The last blog post (Q12- Clash of Civilizations or Dialogue among Civilizations?) is too “Cloud 9,” right? So, let’s get practical or down-to-earth.
Below are four sample personal practices you can try starting today to apply the principles behind generative dialogue. Please feedback us about your experiences on them using the Comments link below.
- Discovering your blindfolds. If you read or hear about anything that seems “crazy,” “stupid,” “weird” or “useless” to you, and the next action you are about to do is to to laugh or ignore it, hold your horses! Notice your reaction or judgment. Now is precisely an opportunity for you to discover one of your mental boxes or blindfolds. What made you judge or label it as “crazy” or “stupid;” what was your assumption? Examine it. Is the assumption still valid? If yes, then retain it; if not, then revise it. Now that you are aware of your assumption, you have the power of choice over it. Most often our choices are unconsciously driven by our blindfolds and assumptions. Awareness can reverse this situation: we consciously manage our mindset, instead of our mindset unconsciously managing our choices.
- Listening. Do you notice that there are times when a person is talking to you, and while he or she is still talking you were busy mentally preparing what you will say next? You were only listening 50%! Do you notice that when a person you like very much or hate very much is talking, the words you hear are instantly screened by your internal judge? Your liking or hating the one talking is preventing you from 100% listening! Or did you notice your disappointment when you expected a person to say something and in fact the person said something else? Your expectation then made you ignore, oppose, rechannel, resist or in other ways NOT listen to what he or she just said?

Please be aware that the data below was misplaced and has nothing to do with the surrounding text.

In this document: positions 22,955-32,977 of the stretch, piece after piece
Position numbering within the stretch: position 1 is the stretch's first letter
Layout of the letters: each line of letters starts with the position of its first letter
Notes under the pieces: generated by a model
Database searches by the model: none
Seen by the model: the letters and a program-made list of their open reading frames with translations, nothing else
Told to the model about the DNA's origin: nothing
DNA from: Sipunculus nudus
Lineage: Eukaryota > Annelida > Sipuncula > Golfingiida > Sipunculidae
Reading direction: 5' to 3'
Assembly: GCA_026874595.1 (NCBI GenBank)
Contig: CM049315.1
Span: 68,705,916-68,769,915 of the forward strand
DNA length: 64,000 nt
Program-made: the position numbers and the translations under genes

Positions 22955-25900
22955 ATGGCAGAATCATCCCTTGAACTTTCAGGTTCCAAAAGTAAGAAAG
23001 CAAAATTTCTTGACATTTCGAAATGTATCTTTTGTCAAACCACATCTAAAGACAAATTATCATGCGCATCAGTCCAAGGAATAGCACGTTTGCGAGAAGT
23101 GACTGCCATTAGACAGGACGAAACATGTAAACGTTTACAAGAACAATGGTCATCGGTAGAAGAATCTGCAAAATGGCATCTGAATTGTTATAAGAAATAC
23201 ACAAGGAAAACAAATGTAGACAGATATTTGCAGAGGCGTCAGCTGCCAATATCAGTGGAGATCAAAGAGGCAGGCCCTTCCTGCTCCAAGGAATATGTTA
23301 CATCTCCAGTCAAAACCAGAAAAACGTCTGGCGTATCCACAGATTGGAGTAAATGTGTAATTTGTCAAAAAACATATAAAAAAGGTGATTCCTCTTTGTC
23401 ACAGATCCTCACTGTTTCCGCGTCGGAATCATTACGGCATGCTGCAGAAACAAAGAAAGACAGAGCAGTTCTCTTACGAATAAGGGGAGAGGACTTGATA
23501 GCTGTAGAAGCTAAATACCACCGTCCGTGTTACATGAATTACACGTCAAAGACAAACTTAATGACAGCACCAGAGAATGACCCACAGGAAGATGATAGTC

- Inner labels. Have you experienced a person lying to you once (or twice, or three times, etc.) and so you said to yourself “this person is a liar.” Your mind had attached the label “liar” to this person (your “mental model” of the person). The next time you have a conversation with the person where he may in fact be telling a truth, the label you adopted automatically prejudges all his statements as untrue. Or, you no longer want to ever talk to the person again.
- Automatic defensive reactions. Have you experienced a situation where a colleague is criticizing you, and while he or she is still talking, you start to feel really bad. Instead of trying to understand what he is saying at that moment, your mind then instantly whirred into action preparing counter-arguments, explanations, rationalizations or counter-criticisms. Have you also experienced that because you really felt angry, you cut him off before he was finished talking and you actually said what your mind prepared: counter-arguments, explanations, rationalizations or counter-criticisms. There was an automaticity to all these processes. You were more aware of them only through recall and reflection afterwards. Had we been more aware of our internal mental processes — at the time they were happening — we could have held back from automatically defending and heard the other person more. It may even happen that the other person may only be appearing to us as criticizing; in other words the criticism was only our own interpretation. His motive may have been completely different — but our anger and the automaticities it triggers within us would then have prevented us from knowing this.
Have you experienced any of these or something quite similar? Please share your story.
Mahatma Gandhi said “Be the change you wish to see in the world.”